Every once in a while, an artist breaks the mold. When he looks to his contemporaries, he notices a void. Yet he does not place his focus in it. For that void has an appetite no man can satisfy. While others cling to material distractions, the artist searches for deeper meaning. This purposeful intent, though miserable on occasion, supersedes time and trends. Despite what the crowds clamor for, the artist chooses friends over ends. Family over Grammys. Pristine raps over greenbacks. The artist uses music to move it. It being the culture of those who came before him in the game. He ensures that they will know his name. Or learn it. Although that is something he may not be concerned with, one listen assures he is not the same. His true colors shine bright. And when the time’s right, he shares knowledge on how the world’s best work.
That artist is Earl Sweatshirt. Following his teenage exile to the island of Samoa, former Odd Future affiliate Thebe Kgositsile returned to a multitude of underground fans. His debut mixtape Earl garnered critical acclaim, all while helping make Odd Future one of the most popular rap acts of the decade. When his mother sent him away in 2010, he was without the tools necessary to make music. Needless to say, she was not an Odd Future fan. Due to his trouble-making tendencies, Earl took an 18-month hiatus from rap to finish high school. History shows that this only aided in his success. Both of Sweatshirt’s post-Samoa albums received praise from fans and critics alike. Though at the time I didn’t see the hype. Earl’s music is dark and depressing with a grim outlook on society and hip-hop as a whole. Back then, I wasn’t ’bout that life.
Eventually, though, I came around to his sound. About three years ago, I took a chance on his second studio album. Earl produced 90% of the album himself. His delivery is assertive. His lyrics slice into listeners souls, pitting truth against the plethora of pretenders. All of that is wonderful. Yet his music didn’t truly resonate with me. Until right now, that is. Earl’s third album Some Rap Songs is unlike any mainstream hip-hop out there. Calling him mainstream isn’t exactly correct despite his faithful and growing fan base. However, whenever he drops his name pops up on almost every year-end list. Here history repeats itself — less polished than ever before but somehow incredibly refreshing. This album’s title is misleading. Some Rap Songs hardly features songs at all. These 15 tracks function more like motifs than structured pieces of music. Themes of loss, transparency, and mental health come and go.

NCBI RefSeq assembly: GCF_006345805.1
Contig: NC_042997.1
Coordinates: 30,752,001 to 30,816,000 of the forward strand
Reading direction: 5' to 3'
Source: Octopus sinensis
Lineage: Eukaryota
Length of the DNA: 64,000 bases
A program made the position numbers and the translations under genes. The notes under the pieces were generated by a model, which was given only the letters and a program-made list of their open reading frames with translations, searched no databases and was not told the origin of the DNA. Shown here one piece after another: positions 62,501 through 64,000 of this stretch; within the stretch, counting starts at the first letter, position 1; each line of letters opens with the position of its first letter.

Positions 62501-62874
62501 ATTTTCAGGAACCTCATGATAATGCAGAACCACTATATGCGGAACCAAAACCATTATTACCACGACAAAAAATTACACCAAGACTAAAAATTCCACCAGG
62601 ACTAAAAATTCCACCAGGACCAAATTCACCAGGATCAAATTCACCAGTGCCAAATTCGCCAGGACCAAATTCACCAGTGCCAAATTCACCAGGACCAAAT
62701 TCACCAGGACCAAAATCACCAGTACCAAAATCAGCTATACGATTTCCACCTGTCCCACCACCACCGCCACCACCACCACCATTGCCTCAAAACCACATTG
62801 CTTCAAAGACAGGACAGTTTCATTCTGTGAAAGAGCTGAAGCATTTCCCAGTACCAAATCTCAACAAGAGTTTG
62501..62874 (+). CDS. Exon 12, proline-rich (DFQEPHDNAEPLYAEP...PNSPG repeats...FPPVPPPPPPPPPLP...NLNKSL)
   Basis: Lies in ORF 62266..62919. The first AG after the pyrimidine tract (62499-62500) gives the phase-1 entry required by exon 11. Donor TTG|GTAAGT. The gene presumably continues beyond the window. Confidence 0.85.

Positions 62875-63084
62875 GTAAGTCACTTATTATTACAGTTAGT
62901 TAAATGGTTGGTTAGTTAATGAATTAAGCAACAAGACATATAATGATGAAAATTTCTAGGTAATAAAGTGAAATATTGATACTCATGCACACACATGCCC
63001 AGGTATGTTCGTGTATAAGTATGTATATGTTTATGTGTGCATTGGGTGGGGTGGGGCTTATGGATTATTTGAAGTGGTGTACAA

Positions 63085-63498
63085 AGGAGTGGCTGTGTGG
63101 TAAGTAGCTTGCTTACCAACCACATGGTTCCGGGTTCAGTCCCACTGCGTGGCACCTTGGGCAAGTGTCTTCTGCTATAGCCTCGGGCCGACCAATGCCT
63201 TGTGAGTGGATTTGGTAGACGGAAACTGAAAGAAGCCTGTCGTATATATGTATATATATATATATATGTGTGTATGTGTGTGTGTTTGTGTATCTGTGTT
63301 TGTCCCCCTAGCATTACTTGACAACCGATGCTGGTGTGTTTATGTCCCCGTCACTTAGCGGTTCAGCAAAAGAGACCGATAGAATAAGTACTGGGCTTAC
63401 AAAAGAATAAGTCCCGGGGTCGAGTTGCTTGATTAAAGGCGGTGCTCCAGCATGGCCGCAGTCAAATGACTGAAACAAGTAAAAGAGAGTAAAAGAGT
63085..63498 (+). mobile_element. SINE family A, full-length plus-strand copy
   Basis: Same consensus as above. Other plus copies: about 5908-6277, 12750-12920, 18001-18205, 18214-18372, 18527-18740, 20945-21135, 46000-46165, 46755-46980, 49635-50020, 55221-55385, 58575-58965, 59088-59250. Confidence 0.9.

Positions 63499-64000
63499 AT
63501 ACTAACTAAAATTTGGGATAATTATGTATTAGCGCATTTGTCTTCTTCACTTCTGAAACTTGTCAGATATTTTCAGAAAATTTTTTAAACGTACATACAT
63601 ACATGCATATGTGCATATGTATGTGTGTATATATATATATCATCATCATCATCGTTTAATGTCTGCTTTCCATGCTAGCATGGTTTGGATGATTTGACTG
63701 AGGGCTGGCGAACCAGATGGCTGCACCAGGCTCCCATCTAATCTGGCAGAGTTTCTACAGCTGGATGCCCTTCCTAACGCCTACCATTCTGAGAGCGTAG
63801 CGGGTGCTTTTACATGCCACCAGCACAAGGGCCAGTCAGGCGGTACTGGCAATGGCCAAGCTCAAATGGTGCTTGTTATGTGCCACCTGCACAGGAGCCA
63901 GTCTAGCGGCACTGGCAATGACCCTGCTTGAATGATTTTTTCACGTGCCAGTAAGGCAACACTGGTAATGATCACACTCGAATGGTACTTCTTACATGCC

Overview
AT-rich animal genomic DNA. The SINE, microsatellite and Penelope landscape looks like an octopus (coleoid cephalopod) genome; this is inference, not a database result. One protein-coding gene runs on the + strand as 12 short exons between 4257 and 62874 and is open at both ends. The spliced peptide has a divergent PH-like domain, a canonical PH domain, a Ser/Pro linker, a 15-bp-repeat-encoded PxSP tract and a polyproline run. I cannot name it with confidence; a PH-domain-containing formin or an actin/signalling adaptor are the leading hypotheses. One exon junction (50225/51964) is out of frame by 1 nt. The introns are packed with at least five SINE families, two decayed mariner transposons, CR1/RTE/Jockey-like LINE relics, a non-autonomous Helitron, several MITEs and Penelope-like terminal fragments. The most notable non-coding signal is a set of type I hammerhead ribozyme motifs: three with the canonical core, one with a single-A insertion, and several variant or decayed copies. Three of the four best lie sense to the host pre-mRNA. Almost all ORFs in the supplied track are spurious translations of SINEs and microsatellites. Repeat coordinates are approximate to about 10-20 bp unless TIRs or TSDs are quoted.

Similar to Earl’s recent batch of thoughts, this instrumental palette is loud, solitary, and repetitive. Samples of soul music and spoken word permeate this tracklist. This album will not knock your socks off in terms of hard-hitting beats or catchy hooks. But it will surprise you. It is seldom that an artist takes a risk such as this. The glitchy, washed-out production makes for a baffling first listen. I didn’t know what to do once “Riot!” ended abruptly. “What did I just listen to?” I remember asking out loud, to no one. Fans are comparing Some Rap Songs to Madlib and MF Doom’s Madvillainy and J. Dilla’s Donuts. The latter is what came to mind for me. Chopped-up soul in wacky, sometimes satanic succession had me shook. Earl’s innermost emotions spill from his wrists to the microphone. He sends a loving testimony into the cosmos, hoping karma pays him back.
In spite of his confident lyrical display, Earl is a broken man — especially in 2018. He lost both his father and uncle earlier this year. May they rest in peace. Kgositsile comes from a talented heritage. His uncle is known as the “father of South African jazz.” Also, his version of “Grazing in the Grass” hit number-one on the US pop charts back in 1968. Meanwhile, his father was a catalyst for melding African and Black poetry in the United States. Earl was born to create. He reciprocates the support given to him as a young man by featuring the words of his loved ones. “Playing Possum” includes an excerpt from his mother’s UCLA Law Keynote speech as well as a poem from his father, “Anguish Longer Than Sorrow.” To say this album is sincere would be an understatement, though for the moment I cannot find a more fitting word.
Conversely, not everything about this album tickles my fancy. At 25 minutes in length, this album’s high is fleeting at best. Additionally, most of these one-minute offerings need several listens to reach full digestion. At times, the samples are so in-your-face that it’s hard to hear what Earl is saying. This mix is mostly grainy but beautifully cohesive at the same time. If you’re a fan of silky smooth production and karaoke-friendly writing, then this album is not for you. “Mind workin’ like the water when it rush” is a comprehensive line to take away from this record. His thoughts flow back and forth in an attempt to piece together this puzzle we call life. This is art rap. Poetry in commotion, if you will. Albums like Some Rap Songs justify the versatility of hip-hop. Earl teaches but never preaches, allowing his pain to paint prosperity.
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